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Windjammer: The Voyage of the Christian Radich (1958)

7.2
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Ratings: 7.2/10 from 153 users  
Reviews: 17 user | 7 critic

Windjammer, the first presentation in CINEMIRACLE, is the record of a training cruise of the full-rigged S/S Christian Radich from Oslo across the Atlantic, through the Caribbean, to New ... See full summary »

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(book), (adaptation), 1 more credit »
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Title: Windjammer: The Voyage of the Christian Radich (1958)

Windjammer: The Voyage of the Christian Radich (1958) on IMDb 7.2/10

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Cast

Credited cast:
Bjørn Amvik ...
Cadet #5
Arne Andersen ...
Motorman
Per Antonsen ...
Cadet #21
Niels Arntsen ...
First officer
Svein Aske ...
Cadet #23
Trygve Bendiksen ...
Second assistant bosun
Tore Bilet ...
Cadet #85
Sigurd Borgen ...
Sailmaker
Boston Pops Orchestra ...
Orchestra
Even Børresen ...
Cadet #31
...
Himself
Jan Christiansen ...
Cadet #28
Peer Dahl ...
Cadet #25
Thor Dalelv ...
Cadet #84
Wilbur De Paris ...
New Orleans Jazz Band Leader
Edit

Storyline

Windjammer, the first presentation in CINEMIRACLE, is the record of a training cruise of the full-rigged S/S Christian Radich from Oslo across the Atlantic, through the Caribbean, to New York and back home again. Written by Wilfried Wittkowsky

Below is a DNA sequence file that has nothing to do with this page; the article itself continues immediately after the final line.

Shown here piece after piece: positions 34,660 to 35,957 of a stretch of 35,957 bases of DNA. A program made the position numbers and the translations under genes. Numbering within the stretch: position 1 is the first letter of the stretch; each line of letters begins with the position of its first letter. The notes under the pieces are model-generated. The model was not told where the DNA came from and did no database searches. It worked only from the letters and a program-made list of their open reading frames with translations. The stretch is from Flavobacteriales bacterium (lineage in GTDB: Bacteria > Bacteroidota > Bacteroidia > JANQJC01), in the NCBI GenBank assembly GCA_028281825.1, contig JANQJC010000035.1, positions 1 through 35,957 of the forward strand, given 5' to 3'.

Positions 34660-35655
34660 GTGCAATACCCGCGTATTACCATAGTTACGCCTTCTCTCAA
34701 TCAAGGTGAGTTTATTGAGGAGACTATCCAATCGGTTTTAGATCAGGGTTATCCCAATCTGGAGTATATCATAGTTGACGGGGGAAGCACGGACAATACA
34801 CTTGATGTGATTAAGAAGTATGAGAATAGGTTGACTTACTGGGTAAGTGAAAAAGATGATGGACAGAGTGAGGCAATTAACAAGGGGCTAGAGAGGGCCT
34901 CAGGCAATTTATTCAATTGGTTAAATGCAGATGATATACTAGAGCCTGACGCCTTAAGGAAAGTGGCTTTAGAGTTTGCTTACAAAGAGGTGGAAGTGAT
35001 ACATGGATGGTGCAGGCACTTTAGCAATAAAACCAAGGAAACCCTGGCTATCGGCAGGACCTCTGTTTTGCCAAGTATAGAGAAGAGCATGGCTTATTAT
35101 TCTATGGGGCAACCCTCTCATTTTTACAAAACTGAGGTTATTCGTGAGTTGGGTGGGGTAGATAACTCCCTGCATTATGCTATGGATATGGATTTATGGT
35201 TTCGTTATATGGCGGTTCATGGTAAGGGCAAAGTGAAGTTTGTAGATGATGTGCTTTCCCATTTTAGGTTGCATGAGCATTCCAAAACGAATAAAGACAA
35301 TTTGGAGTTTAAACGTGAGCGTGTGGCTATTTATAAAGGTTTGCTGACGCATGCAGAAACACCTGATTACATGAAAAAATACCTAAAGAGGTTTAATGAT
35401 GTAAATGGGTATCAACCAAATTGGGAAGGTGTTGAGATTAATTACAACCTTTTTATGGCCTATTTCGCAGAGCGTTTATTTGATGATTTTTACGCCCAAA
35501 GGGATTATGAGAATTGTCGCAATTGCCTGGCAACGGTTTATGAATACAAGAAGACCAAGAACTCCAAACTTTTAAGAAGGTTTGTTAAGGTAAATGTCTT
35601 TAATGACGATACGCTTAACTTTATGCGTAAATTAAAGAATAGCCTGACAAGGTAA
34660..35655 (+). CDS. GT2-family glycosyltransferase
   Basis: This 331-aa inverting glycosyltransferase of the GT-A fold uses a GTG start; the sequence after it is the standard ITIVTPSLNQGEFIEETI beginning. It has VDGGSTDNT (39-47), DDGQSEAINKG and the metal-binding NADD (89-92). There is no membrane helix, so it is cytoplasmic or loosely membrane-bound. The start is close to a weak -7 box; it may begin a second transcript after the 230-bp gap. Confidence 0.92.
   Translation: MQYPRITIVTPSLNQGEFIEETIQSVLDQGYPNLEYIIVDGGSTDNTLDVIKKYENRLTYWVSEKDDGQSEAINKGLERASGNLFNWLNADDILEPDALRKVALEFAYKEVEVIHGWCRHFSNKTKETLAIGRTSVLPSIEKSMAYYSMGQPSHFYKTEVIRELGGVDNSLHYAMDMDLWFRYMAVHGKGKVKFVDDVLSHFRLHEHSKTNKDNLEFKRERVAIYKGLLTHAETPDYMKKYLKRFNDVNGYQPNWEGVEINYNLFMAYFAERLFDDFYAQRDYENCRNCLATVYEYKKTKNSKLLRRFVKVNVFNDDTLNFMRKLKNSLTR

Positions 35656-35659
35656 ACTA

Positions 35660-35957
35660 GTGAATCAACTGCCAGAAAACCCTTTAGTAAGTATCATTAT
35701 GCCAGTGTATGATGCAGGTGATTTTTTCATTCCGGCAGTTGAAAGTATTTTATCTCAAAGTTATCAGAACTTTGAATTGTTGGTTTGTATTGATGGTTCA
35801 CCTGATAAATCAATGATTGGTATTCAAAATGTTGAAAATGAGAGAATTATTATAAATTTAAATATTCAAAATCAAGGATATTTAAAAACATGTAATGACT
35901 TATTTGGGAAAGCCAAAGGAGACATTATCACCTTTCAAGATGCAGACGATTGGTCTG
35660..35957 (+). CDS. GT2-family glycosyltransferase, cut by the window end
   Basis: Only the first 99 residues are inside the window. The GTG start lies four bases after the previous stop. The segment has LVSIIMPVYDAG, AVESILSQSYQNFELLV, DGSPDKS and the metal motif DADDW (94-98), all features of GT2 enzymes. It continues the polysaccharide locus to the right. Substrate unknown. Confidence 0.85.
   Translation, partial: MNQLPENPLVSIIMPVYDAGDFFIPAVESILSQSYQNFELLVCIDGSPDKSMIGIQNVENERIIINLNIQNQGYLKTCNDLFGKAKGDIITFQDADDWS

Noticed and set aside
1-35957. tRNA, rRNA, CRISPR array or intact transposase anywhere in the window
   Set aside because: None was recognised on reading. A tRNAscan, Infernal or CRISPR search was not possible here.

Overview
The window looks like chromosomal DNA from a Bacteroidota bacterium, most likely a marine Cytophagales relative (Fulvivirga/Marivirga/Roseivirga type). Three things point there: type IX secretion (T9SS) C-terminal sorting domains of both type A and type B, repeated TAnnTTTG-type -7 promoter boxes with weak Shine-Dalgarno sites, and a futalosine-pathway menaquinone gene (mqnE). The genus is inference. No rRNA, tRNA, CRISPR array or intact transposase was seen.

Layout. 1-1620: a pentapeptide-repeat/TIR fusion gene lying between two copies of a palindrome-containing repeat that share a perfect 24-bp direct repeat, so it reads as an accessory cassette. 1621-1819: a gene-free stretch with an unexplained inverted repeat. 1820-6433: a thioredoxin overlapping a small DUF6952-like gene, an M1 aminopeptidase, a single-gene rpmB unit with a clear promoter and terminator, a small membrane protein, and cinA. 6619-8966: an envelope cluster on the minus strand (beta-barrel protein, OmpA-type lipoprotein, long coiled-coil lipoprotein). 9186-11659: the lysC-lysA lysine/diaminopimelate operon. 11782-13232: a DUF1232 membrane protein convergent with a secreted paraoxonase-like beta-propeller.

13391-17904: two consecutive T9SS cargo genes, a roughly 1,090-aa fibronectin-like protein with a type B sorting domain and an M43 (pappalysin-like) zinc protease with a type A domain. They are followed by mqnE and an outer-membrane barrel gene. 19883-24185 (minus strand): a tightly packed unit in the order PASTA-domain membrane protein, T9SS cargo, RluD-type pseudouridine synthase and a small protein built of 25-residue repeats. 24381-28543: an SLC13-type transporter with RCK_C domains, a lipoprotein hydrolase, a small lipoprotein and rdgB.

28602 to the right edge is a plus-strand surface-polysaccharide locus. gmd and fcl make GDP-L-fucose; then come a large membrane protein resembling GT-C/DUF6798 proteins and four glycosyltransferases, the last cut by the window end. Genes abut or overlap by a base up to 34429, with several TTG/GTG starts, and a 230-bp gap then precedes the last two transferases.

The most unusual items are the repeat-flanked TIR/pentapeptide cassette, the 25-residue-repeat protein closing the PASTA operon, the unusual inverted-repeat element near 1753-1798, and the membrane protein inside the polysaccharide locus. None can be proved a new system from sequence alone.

Plot Summary | Add Synopsis

Taglines:

You don't look at CINEMIRACLE...it picks you up and embraces you. See more »


Certificate:

Approved | See all certifications »
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Details

Country:

Language:

Release Date:

25 April 1958 (Norway)  »

Also Known As:

Windjammer  »

Company Credits

Production Co:

 »
Show detailed on  »

Technical Specs

Runtime:

Sound Mix:

Color:

(Eastmancolor)

Aspect Ratio:

2.77 : 1
See  »
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Did You Know?

Trivia

In an early example of cross-marketing tie-ins, Random House Inc. published a 64-page board-bound book entitled "Louis de Rochemont's Windjammer" (©1958) by Captain Alan Villiers, who was a technical consultant to the producers. This book features stories from the voyage and pictures from the film as well as technical articles and pictures illustrating how the film was created and showing some of equipment used to produce the "Cinemiracle" effect. See more »

Connections

Referenced in Masters of Sex: Asterion (2014) See more »

Soundtracks

Piano Concerto in A Minor
(uncredited)
Music by Edvard Grieg
Performed by Sven Libaek, piano soloist, with Arthur Fiedler conducting the Boston Pops Orchestra
See more »

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User Reviews

"Cinemiracle" - a one-time rival to Cinerama.
3 May 2003 | by (Portland, Oregon) – See all my reviews

This was released in southern California at Grauman's Chinese Theater where its three-projector and massive screen requirements were provided at an expense that would probably never be reproduced today. I doubt that the IMAX system is anywhere near as complicated and the specially built theaters for its presentation are possibly less expensive to construct, adjusting for inflation, than what was done at the Chinese.